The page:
Eat Small Fish for Longer Life, Study Says

Women who eat small fish regularly may be at a lower risk of dying from cancer and other causes.

Fish is an essential part of a healthy diet, and adults should eat at least 8 ounces of seafood per week, according to the Dietary Guidelines for Americans.

Shrimp, tuna, and clams are the most popular seafood in the United States. However, women would especially benefit from eating small fish, such as whitebait, Atlantic capelin, Japanese smelt, and small dried sardines, according to a recent study published in the journal Public Health Nutrition.

The study included 80,802 participants aged 35 to 69 years nationwide in Japan. They reported the intake of small fish using a food frequency questionnaire.


During the follow-up period of 9 years, 2,482 deaths of the participants were recorded, with 60% (1,495) of people dying from cancer.

Women who ate small fish regularly were significantly less likely to die from all causes and cancer.

More specifically, women who eat small fish one to three times a month, one to three times a week, or three times or more a week had 0.68, 0.72, and 0.69 times the risk of all-cause mortality, and 0.72, 0.71, and 0.64 times the risk of cancer mortality, compared to those who rarely eat small fish.

The authors say that incorporating small fish into daily diets could be a simple but effective strategy to reduce the risk of mortality among women.

Although men's consumption of small fish showed similar trends, the difference was not statistically significant. Researchers say the reasons behind this difference are unclear, but they could be possibly explained by the limited number of male subjects or other factors not measured in the study, including the portion size of small fish.

Moreover, the difference in the cancer type causing cancer mortality among the sexes may be related to a sex-specific association.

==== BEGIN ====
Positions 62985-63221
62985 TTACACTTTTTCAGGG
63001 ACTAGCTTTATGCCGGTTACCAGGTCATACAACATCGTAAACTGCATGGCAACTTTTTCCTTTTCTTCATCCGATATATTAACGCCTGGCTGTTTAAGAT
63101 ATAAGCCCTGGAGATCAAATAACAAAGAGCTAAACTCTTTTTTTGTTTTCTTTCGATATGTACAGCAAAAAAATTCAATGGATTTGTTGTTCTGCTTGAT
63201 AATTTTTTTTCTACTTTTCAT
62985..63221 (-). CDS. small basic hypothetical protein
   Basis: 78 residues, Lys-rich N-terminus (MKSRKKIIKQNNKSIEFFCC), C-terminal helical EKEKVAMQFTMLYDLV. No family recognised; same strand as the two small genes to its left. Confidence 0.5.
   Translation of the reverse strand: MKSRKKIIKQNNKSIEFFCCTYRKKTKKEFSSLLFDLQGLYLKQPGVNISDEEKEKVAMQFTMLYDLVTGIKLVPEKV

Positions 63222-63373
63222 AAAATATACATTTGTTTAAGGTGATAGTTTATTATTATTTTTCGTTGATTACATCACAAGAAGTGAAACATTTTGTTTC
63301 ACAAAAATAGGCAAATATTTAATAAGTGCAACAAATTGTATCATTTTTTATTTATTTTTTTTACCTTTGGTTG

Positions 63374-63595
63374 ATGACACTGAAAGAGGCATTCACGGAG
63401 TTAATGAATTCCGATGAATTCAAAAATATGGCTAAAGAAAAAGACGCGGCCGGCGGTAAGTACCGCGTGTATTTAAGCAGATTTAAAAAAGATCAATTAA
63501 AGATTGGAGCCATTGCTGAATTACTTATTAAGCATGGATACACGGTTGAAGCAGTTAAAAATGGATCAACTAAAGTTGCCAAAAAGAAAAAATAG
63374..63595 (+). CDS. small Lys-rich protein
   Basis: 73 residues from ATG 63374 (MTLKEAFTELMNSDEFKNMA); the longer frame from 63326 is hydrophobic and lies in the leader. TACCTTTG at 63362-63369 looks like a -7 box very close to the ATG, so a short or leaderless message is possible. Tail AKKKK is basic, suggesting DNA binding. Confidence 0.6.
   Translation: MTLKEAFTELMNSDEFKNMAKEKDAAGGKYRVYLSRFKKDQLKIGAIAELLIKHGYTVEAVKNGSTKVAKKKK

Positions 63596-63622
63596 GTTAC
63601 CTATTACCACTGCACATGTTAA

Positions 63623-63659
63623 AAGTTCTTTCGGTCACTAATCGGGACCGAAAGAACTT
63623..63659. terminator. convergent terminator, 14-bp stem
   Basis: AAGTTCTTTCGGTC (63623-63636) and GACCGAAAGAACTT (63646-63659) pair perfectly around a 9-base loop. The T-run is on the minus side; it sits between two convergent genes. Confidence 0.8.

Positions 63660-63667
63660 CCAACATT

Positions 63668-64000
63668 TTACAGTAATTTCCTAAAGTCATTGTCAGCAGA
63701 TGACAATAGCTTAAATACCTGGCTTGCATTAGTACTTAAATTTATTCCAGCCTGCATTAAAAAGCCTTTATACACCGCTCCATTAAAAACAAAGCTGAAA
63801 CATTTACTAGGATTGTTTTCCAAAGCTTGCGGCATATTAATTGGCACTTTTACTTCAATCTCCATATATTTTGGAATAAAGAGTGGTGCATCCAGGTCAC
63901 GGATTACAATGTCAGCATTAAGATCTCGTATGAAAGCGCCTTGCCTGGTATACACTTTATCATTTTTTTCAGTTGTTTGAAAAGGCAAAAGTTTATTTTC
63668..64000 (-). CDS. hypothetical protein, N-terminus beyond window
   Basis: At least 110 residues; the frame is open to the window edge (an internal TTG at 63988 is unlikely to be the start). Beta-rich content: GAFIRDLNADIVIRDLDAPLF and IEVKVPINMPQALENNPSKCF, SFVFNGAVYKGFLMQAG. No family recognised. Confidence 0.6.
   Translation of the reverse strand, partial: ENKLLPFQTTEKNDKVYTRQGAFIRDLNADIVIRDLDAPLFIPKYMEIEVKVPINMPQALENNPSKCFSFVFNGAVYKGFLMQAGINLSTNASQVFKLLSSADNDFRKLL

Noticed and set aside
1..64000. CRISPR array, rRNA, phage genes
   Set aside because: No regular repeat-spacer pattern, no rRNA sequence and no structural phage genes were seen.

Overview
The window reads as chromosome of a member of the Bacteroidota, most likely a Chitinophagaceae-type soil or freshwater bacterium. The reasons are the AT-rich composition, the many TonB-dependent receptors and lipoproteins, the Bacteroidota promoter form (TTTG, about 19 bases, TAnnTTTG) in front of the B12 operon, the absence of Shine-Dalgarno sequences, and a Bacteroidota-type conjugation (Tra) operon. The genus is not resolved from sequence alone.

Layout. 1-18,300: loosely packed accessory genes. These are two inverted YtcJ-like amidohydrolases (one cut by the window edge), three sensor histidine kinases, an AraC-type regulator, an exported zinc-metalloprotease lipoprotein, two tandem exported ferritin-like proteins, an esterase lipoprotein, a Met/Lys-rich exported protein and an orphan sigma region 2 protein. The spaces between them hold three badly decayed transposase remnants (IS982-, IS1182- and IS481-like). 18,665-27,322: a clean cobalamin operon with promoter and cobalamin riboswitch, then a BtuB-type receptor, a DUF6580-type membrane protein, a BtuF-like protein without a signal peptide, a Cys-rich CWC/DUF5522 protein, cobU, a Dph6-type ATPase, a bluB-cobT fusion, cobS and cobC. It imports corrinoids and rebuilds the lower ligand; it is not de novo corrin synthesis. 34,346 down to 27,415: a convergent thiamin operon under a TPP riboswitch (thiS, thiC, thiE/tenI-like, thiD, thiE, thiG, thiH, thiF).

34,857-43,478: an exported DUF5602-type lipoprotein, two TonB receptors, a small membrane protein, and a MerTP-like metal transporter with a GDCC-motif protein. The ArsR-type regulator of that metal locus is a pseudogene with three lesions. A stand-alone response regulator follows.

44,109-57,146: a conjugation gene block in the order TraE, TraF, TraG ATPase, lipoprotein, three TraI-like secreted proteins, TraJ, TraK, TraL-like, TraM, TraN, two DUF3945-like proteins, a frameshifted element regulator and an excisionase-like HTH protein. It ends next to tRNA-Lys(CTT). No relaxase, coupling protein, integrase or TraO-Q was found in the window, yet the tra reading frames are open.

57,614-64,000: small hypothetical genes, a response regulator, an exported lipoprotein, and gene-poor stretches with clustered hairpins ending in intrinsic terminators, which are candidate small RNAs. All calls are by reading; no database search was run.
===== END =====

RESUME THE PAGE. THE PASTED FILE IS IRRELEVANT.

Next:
Small fish are easy for everyone to eat, and they can be consumed whole, including the head, bones, and organs, Dr. Chinatsu Kasahara, an associate professor at Nagoya University Graduate School of Medicine in Japan, said in a statement.

"Nutrients and physiologically active substances unique to small fish could contribute to maintaining good health. The inverse relationship between the intake of small fish and the mortality risk in women underscores the importance of these nutrient-dense foods in people's diets," Kasahara said.


However, further research is needed, as the study shows an association rather than a causal relationship. Moreover, studies based on self-reporting questionnaires can be subject to bias, as people may not be able to accurately remember what they ate.

The benefits of eating small fish

A recent study published in Nature Foods compared the nutrient content in salmon and small wild fish such as Pacific and Peruvian anchoveta, Atlantic herring, mackerel, sprat, and blue whiting.

It found that calcium, iodine, iron, omega-3, vitamin B12, and vitamin A yield higher in wild fish than in salmon.

These nutrients are essential for overall health. For example, omega-3 fatty acids are necessary to maintain a healthy heart, aid brain function, reduce the risk of some mental and neurological diseases, and prevent inflammation.

Calcium helps keep bones and muscles healthy, prevents blood clotting, and regulates heart function.

Iodine supports healthy thyroid functioning, while iron is crucial for the body to make hemoglobin, a protein in red blood cells that carries oxygen from the lungs to all parts of the body.

Vitamin B12 is essential for blood cell formation and nerve function, among other things. Additionally, vitamin A helps ensure normal vision, the immune system, reproduction, and growth and development.

More research is needed to determine whether regular consumption of small fish can significantly reduce the risk of cancer and all-cause mortality. Nevertheless, this type of fish is rich in essential nutrients, benefiting human health in many ways.


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